Does everyone enjoy roleplaying? I don’t think so. I certainly know folks in my own gene pool who don’t.
I think there are those who like games, or like contests, or enjoy satisfying curiousity about whatever roleplaying might be. I’m not at all certain that folks who experience a good roleplay session will return for more. Many ardent gamers seem to think our hobby is inherently interesting and even addictive.
If I see a good sporting event, it doesn’t ensure I come back for more. I might appreciate the “one good time” from something I didn’t expect to like and leave it at that. Perhaps because I don’t understand the attraction to sporting events. It doesn’t push my buttons.
I don’t have a roleplaying manifesto.
I don’t have a certainty. I’m not convinced I have an uncertainty. However, I think that one of the things I need in my roleplay system is Certainty from which I can explore infinite Uncertainty.
This is how I play Amber, and how I played RP games before Amber. This is why RP games give you stats or attributes for your Character, so that you know what your PC can do.
I think the genius of the Amber DRPG (and to some extent Everway or other diceless games) is to give the Player solid Certainty about something their PC can do very very well and a few things they might do well, and then a whole lot of things they don’t know.
You could change the Attributes of Amber if you wanted to play another genre and have the same effect. Very competant Certainty with a campaign laid out to explore.
So you could run a Supers campaign where you built heroes by saying (to paraphrase Wolverine), “at what are you the best there is?” and let the PC be that with a theme and special effects dressing it up.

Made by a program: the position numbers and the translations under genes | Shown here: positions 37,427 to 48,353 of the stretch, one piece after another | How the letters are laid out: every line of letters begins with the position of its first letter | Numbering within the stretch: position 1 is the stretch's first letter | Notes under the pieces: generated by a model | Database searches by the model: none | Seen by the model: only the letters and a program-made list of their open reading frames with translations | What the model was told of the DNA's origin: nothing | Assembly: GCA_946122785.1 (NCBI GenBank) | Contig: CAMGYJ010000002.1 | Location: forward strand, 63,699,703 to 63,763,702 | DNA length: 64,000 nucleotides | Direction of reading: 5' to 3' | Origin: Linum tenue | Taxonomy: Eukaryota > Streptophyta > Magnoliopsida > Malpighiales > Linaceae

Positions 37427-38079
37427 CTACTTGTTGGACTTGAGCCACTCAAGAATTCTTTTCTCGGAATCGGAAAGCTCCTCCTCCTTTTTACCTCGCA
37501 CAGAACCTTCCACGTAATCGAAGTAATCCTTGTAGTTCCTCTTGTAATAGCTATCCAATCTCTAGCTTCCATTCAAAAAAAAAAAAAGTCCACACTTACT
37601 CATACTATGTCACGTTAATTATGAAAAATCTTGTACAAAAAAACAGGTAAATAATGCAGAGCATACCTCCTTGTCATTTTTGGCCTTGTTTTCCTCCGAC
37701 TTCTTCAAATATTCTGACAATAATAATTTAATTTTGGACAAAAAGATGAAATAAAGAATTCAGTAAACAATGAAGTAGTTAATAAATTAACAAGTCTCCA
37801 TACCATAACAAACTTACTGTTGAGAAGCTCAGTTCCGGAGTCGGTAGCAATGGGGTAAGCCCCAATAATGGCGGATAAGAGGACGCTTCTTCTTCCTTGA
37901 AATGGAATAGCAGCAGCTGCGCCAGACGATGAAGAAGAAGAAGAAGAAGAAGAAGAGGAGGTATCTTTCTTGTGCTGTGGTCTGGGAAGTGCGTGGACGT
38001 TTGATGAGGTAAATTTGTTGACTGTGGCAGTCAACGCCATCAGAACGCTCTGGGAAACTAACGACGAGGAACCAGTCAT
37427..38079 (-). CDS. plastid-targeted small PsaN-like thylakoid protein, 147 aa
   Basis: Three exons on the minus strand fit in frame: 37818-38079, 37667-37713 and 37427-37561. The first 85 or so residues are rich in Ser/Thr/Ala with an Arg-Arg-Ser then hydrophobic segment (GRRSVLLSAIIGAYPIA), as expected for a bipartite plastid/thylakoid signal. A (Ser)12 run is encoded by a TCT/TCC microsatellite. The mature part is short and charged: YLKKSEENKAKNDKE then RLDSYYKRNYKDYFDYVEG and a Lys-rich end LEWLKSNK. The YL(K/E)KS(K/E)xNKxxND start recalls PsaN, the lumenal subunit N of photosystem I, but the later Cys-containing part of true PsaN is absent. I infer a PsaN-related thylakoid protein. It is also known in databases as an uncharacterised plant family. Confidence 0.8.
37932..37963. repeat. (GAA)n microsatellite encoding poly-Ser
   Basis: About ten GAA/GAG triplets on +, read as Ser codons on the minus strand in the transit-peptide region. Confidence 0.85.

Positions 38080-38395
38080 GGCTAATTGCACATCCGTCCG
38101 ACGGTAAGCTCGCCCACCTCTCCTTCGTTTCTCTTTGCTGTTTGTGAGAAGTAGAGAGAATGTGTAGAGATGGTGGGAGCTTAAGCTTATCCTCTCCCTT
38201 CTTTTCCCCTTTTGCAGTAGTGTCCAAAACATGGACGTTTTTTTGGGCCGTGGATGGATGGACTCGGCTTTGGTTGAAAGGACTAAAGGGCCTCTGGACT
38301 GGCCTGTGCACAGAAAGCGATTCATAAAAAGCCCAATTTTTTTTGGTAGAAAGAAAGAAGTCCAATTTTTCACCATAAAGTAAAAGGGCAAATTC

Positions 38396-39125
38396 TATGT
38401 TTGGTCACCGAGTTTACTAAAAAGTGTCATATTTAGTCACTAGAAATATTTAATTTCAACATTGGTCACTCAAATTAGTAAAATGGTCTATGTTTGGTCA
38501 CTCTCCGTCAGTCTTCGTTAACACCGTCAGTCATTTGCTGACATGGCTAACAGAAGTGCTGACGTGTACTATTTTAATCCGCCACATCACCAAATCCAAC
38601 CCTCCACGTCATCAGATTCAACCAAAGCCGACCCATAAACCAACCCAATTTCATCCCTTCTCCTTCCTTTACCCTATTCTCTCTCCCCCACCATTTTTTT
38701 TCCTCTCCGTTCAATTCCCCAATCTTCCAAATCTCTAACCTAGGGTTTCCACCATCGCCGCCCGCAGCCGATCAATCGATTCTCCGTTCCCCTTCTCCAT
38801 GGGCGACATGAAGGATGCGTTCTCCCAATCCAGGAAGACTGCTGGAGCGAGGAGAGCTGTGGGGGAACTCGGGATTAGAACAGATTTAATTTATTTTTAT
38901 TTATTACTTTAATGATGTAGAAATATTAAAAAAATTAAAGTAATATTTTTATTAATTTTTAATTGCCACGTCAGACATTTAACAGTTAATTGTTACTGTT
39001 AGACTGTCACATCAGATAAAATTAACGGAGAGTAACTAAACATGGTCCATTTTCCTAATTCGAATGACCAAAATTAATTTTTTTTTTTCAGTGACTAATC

A game of spies, or cowboys, or computer crackers would work as well if you defined your conflicts so you could supply your Attributes. Amber DRPG does this (Strength, Warfare, Psyche, Endurance.) It also gives you reason to know, as your PC, who is likely to kick ass with other important issues that the game will conflict about.
Then the Players can explore the “gray conflict” unknowns that lie between the Certainty of the formal Attributes. The drama of Uncertainty.
Folks who love the dice react to that randomizer as being fair and producing uncertainty, tension, and drama. Amber DRPG does not define social skill, or charm, or evil, or beauty, or intelligence and so the Players are encouraged to arbitrate all these things within the dramatic concept of their PC.
All PCs are competant, and the drama is from Uncertainty of the contribution of play, the role, combined with the alchemy of the GM’s hand in the NPCs.
In a sense, I’m looking at the ADRPG backwards and saying by defining the few Certainties, you play out the drama in the areas of Uncertainty.